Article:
Odd lack of suspense undoes ‘The Day She Disappeared’

Oline H. Cogdill
Associated Press

A lackluster plot with too many side stories and underdeveloped characters mar British author Christobel Kent’s latest thriller. “The Day She Disappeared” never fully recovers from its laborious beginning in which a barmaid tries to find out what has happened to her co-worker.

“The Day She Disappeared” by Christobel Kent

Natalie “Nat” Cooper grows concerned when she doesn’t hear from Beth Maxwell, her best friend and co-worker at the local pub who had taken some time off to care for her ailing mother. Natalie knows Beth is a bit flighty, loves to party and often has a different boyfriend every week. It seems in character for Beth to text her boss saying that she’s met the love of her life and won’t be returning.

Nat believes something has happened to her friend. Others shrug off Beth’s disappearance, even when it’s obvious that she isn’t at her mother’s. After all, as more than one person says, things often happen to “women like that.”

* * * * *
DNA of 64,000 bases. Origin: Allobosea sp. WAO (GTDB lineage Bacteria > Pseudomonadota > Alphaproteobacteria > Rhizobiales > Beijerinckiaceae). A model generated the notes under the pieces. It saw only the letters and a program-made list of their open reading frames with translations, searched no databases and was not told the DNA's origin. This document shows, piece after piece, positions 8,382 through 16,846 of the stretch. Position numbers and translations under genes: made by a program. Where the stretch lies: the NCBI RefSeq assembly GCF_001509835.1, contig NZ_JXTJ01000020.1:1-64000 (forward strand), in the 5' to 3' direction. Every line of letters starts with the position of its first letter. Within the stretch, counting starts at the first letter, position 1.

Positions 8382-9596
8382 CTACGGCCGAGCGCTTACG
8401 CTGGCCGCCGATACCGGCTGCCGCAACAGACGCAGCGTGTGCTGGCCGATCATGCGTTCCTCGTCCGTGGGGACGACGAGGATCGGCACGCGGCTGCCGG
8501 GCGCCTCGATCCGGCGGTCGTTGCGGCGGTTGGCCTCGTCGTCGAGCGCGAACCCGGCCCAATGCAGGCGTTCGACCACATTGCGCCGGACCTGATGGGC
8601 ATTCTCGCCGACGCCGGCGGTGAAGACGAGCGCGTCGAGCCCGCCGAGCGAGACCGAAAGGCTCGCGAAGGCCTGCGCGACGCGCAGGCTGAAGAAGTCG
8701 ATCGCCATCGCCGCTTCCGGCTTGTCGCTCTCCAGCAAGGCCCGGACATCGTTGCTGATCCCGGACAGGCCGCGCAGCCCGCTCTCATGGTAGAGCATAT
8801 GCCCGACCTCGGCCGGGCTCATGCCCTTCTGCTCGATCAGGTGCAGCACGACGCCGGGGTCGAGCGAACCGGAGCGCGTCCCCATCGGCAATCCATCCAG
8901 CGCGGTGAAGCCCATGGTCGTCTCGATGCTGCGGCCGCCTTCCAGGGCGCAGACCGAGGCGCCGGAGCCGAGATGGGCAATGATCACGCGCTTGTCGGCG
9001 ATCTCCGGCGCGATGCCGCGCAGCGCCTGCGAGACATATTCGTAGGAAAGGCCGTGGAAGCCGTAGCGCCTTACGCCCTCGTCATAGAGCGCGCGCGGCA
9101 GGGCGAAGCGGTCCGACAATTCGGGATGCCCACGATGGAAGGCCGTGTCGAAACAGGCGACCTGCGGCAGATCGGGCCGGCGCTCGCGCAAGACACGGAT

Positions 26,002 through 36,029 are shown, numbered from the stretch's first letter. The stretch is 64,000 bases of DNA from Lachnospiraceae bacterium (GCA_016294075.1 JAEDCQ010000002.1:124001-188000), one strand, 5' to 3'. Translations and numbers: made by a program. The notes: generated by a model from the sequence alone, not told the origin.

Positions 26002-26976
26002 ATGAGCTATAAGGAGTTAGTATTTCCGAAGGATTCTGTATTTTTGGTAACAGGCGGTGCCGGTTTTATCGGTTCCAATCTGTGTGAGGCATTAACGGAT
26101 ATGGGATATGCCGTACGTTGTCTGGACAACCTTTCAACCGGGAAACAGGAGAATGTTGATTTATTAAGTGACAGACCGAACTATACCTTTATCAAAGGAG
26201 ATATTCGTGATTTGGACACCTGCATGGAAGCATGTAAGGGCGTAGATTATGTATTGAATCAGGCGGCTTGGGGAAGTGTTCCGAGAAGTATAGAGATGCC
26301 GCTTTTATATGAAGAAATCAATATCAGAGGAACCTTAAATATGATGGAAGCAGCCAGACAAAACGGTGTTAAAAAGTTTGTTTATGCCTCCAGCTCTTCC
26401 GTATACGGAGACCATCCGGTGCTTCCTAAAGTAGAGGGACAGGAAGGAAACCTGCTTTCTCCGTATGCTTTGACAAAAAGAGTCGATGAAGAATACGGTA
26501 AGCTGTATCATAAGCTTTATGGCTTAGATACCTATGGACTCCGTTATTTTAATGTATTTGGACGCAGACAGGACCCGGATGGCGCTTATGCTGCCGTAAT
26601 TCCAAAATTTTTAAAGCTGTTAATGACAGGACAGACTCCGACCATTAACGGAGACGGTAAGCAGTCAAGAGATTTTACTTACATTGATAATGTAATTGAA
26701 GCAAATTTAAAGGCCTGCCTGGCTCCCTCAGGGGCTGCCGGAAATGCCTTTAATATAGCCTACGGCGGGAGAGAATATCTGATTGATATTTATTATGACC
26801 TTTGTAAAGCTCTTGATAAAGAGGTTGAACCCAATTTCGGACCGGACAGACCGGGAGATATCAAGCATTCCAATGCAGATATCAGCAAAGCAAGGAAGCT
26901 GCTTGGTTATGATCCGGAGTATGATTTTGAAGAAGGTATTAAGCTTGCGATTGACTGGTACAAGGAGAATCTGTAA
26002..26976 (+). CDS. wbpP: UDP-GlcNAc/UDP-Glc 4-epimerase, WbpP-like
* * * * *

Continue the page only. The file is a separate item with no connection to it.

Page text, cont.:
The police dismiss Nat’s concern as they concentrate on finding out what happened to Oliver Mason, a young man whose body was pulled out of the river and who has a link to Beth. “The Day She Disappeared” meanders, guided by characters that are, at best, barely shaped and, at worst, uninteresting.

An odd lack of suspense permeates the story, and it’s only in the last 65 pages that the plot heats up and a sense of menace finally flows through the ending.

‘The Day She


by Christobel Kent

Sarah Crichton Books/Farrar, Straus and Giroux